In the report, Pippa writes about designing in desistance and diversity. I asked, ‘What is desistance exactly? And how does that relate in particular to, say, a chief people officer who might be listening to us right now?’

‘Desistance refers to the desistance of crime. It’s thinking about how to create spaces where hate crimes, in particular, are less likely to happen in these systems. If you look at the police service across the UK, the police forces habitually have designing out crime teams, but the way in which they think about that is very much on the idea that you maintain a reasonable standard of public space and you somehow thereby design out crime.

I don’t think that’s necessarily how it works. I think designing out crime is not just about reducing graffiti, which is often how the police seem to think about these things. I think it’s about creating spaces where people feel comfortable. Therefore, there’s going to be enough variety of footfall to make sure that things don’t kick off. I think it’s about creating spaces where people would not feel comfortable acting aggressively.

If we look at the perpetrators of hate crimes, there’s surprisingly little research on why people commit hate crimes. But what we do know is that for LGBTQ hate crimes, some of it may be internalised homophobia or transphobia and some of it is about resistance, feeling offended by people who you think shouldn’t be in that particular space. One of the things then is to think about how we create spaces where everybody looks like they should be there. And the third thing I suppose is that a lot of the people who commit hate crimes are, surprise, surprise, quite cowardly. They will often only attack people when they outnumber the person who’s being attacked. You find with some of the gaybourhoods, predators will go to those places and then follow you out of those areas.

So, the attacks don’t necessarily happen on Old Compton Street or Canal Street, but they happen a few streets away when you’ve moved into a different kind of space. It’s thinking about those kinds of things, and how do we change the ambience of those spaces. The final point is a lot of the people who commit these crimes tend to think that everybody around them is going to be a bystander and not an upstander. In other words, they’re going to stand by and accept seeing someone beaten up. What you need to do is try and articulate in those spaces is that particular people are very much included in these spaces and this is where things like rainbow flags help.’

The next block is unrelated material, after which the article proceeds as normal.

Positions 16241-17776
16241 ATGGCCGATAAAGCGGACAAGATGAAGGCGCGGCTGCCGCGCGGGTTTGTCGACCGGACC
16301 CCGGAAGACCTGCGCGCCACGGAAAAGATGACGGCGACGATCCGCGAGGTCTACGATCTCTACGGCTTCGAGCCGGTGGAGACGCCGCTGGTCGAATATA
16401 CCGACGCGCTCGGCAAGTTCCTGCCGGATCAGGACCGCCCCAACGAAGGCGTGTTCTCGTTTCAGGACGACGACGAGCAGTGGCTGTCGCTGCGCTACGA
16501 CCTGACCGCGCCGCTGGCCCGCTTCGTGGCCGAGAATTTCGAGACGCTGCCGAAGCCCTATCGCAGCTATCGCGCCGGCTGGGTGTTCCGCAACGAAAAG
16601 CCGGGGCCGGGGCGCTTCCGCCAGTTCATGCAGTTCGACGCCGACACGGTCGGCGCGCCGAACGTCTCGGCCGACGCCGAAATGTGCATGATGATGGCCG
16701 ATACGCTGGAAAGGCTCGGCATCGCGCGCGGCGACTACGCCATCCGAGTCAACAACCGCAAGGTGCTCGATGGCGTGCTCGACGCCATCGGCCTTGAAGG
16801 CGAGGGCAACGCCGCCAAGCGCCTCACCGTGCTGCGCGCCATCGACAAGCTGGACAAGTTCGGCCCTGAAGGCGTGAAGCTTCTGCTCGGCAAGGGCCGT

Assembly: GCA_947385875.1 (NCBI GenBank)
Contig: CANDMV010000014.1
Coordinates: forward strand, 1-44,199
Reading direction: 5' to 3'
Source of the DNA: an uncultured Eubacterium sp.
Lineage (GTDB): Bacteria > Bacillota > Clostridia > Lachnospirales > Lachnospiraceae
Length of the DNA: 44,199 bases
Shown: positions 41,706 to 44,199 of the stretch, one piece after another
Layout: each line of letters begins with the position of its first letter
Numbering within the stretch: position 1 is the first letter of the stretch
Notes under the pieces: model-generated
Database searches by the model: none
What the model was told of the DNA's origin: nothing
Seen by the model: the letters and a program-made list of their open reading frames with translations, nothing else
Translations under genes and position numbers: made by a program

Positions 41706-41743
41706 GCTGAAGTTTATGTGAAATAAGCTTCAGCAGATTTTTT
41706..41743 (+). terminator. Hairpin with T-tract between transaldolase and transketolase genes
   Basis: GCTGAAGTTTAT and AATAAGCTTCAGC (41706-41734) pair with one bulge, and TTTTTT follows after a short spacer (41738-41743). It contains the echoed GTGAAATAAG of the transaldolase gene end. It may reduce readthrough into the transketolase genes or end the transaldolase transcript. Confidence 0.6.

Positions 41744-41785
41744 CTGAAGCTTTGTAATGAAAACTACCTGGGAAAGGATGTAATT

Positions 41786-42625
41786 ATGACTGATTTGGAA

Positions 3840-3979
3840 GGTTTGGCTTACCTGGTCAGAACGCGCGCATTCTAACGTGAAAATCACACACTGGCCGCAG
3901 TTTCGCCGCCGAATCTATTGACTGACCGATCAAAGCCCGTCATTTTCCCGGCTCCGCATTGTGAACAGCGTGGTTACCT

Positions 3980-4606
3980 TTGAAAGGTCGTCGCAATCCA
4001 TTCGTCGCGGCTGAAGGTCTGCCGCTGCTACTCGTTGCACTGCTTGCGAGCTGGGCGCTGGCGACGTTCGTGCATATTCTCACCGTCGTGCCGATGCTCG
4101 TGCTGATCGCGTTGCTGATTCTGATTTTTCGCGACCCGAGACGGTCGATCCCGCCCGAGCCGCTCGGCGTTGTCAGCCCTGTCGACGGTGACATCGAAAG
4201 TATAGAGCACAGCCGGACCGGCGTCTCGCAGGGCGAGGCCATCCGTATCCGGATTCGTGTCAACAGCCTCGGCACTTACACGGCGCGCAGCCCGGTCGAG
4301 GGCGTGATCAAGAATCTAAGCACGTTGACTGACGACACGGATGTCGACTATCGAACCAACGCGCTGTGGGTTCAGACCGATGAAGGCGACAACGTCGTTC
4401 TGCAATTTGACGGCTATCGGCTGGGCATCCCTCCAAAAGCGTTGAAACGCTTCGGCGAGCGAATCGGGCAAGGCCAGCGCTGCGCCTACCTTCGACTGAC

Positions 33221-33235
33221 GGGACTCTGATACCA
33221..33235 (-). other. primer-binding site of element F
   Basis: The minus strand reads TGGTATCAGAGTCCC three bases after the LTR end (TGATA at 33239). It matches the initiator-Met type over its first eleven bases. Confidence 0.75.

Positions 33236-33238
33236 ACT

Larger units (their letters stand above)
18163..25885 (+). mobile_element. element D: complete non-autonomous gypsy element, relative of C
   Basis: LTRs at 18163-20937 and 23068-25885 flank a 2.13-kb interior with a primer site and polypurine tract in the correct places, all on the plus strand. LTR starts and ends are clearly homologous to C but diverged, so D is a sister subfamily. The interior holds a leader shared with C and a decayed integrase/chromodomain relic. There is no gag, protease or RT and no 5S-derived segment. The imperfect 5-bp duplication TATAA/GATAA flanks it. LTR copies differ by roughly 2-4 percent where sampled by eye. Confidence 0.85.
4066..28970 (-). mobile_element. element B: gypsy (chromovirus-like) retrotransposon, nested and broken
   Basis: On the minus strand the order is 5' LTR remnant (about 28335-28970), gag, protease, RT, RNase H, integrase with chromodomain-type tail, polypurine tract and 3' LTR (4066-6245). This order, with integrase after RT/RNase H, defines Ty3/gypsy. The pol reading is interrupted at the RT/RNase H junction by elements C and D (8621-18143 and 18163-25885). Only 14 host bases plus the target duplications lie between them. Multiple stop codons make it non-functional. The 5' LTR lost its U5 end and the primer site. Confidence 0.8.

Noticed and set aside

As Pippa was describing the approaches to designing out hate crimes, I was reflecting on the kinds of things that HR directors and organisations should be thinking about. So, these are things like psychological safety within the workplace and being able to call out or escalate issues anonymously if need to be through various speak-up platforms that exist. But they also need to create safe spaces like physically. So, thinking about the quality of lighting if some people have to leave work when it’s dark so they feel safe to do so and the use of things like rainbow flags outside the office signalling that this is an LGBTQ+ friendly environment. Thinking about the provision of gender-neutral toilets, for instance. I mean, these are all things that I come across quite frequently.

Me and my team are quite privileged to be able to work with our clients on helping them with things like engagement surveys and stuff like that. But some of the things that we see come through engagement surveys are shocking. Comments like, “Why on earth are we changing our logo to the rainbow colours during Pride Month?” “Why are you rubbing this gay stuff in my face?” These are literally the kinds of comments that we’ve seen.

Obviously, those individuals probably think it’s quite safe to use derogatory language and abusive language in an anonymous engagement survey, but I am wondering about what kind of, quote-unquote, “banter” might be happening on the shop floor. We have spoken to people that are working on the front line and they have shared with us some pretty shocking behaviour about microaggressions that their colleagues frequently use in their direction. Transphobic, homophobic remarks – it’s really quite shocking.

Pippa replied, ‘Yes. But anyone who feels so insecure that they feel validated by putting down someone else clearly has some kind of issue. If you are secure in who you are, you shouldn’t need to put anybody else down and you should be able to live with other people. There is no justification for abusing anybody just because of who they are.’